Squalls sweep West Bengal, Bihar; survivors seek relief
a tornado accompanied by thunder squall hit parts of northern Bengal and Bihar on the night of April 13 reviving memories of cyclone Aila last year. The meteorological department gave no warning; 129 persons died when the winds blowing at 120-130 km per hour caught them unawares. The storm was severe for half an hour. The two state authorities said 200,000 houses were damaged or destroyed. The number may double as the damage is yet to be assessed.
In Bihar, the tornado left a trail of devastation in five districts including Purnia and Araria.
Many people died in their houses as the kuccha walls and roofs fell on them. Mohammed Nazmul, a resident of Miliktola village in Purnia district, watched his house collapse on his wife and infant child. He had rushed out with five of his children but could not return to save his wife.
In West Bengal, two districts were affected. Regional meteorological director, G C Debnath said the storm was “probably a severe thunder squall embedded with tornado vortex.” Asked why his department could not predict the storm, Debnath said: “These types of thunderstorms generate very quickly and are hard to predict; moreover the area was beyond the 250-km effective range of our radar.” The radar is in Kolkata and the affected districts—North Dinajpur and South Dinajpur—are beyond its range.
In Bihar too, the Met office could not predict the storm. “We do not have equipments to predict tornadoes. We are in the process of installing a radar,” said S I Laskar, acting director at the Patna meteorological office.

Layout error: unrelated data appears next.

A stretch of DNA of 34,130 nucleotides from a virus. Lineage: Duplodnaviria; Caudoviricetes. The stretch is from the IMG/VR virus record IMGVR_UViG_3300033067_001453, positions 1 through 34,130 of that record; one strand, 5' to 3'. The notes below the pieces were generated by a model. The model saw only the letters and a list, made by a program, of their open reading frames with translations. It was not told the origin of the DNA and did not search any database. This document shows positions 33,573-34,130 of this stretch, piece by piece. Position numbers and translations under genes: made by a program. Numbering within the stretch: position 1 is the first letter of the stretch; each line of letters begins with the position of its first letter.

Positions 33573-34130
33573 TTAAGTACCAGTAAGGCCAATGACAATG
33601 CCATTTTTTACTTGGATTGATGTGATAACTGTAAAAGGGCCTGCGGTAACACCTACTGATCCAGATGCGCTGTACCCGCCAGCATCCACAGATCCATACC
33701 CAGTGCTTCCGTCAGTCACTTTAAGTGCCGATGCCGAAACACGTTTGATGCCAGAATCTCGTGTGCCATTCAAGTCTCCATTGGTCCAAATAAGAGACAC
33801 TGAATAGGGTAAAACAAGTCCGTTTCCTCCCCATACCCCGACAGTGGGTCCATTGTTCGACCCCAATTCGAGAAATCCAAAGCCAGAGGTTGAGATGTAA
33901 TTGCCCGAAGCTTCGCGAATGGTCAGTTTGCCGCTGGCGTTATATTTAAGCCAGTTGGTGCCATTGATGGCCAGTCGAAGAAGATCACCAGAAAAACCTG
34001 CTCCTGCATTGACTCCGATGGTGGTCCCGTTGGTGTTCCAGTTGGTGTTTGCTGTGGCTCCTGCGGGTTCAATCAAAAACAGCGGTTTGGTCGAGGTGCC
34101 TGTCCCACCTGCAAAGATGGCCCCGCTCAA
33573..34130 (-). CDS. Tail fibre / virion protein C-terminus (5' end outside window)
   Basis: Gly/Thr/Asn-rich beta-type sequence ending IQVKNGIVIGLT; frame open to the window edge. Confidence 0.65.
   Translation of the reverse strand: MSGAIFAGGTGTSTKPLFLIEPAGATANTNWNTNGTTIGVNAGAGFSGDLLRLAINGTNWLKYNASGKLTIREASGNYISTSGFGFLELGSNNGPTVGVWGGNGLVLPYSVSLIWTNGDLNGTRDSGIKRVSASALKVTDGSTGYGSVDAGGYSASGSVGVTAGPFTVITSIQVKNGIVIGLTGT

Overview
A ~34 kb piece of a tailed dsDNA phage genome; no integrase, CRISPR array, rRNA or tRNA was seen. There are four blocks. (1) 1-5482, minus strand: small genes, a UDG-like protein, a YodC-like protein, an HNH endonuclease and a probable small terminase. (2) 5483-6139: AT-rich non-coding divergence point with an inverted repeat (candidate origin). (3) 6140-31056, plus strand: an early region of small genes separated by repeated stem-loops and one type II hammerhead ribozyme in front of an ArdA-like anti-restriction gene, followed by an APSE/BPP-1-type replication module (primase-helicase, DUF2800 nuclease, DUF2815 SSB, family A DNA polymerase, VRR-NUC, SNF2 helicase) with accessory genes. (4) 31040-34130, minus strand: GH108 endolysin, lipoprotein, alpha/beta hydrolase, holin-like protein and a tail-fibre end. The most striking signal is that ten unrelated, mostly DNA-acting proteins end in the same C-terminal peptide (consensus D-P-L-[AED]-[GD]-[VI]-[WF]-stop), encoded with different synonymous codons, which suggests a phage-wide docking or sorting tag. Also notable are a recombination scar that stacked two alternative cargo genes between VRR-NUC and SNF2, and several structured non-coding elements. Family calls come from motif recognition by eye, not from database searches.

Most people who survived the storm have not received relief material. On April 15, a truck carrying tarpaulin was looted by villagers in Karandighi block of North Dinajpur district. “Some people in the area got relief material; none came my way,” said Anup Hansda, a resident of Karandighi. Area member of Parliament, Deepa Das Munshi, of Congress said the distribution of relief material was grossly inadequate.
The state’s civil defence minister from cpi , Srikumar Mukherjee, admitted some people may not have received relief material. “That’s mainly due to lack of information available with the administration,” said Mukherjee. The state disaster management secretary M L Meena said he had ordered all block development officers to prepare detailed reports on the damage within a week. An estimated 700,000 people in 1,000 villages are affected.
Relief shortage was reported in Bihar also. Villagers in Raniganj block of Araria thrashed block officials on April 19 as they had not received rations.
We are a voice to you; you have been a support to us. Together we build journalism that is independent, credible and fearless. You can further help us by making a donation. This will mean a lot for our ability to bring you news, perspectives and analysis from the ground so that we can make change together.
Comments are moderated and will be published only after the site moderator’s approval. Please use a genuine email ID and provide your name. Selected comments may also be used in the ‘Letters’ section of the Down To Earth print edition.